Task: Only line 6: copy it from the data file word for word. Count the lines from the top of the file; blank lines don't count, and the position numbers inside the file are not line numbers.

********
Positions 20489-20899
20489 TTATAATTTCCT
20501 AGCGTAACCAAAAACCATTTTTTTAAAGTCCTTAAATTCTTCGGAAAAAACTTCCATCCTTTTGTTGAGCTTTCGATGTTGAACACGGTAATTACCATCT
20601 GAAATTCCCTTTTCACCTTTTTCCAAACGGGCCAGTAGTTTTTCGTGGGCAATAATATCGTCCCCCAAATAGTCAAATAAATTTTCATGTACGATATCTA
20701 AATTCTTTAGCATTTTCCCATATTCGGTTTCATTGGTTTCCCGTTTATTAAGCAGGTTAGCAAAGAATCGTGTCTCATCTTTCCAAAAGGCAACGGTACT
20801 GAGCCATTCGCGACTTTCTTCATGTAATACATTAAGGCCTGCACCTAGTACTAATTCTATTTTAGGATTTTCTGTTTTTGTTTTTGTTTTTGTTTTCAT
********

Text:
20801 GAGCCATTCGCGACTTTCTTCATGTAATACATTAAGGCCTGCACCTAGTACTAATTCTATTTTAGGATTTTCTGTTTTTGTTTTTGTTTTTGTTTTCAT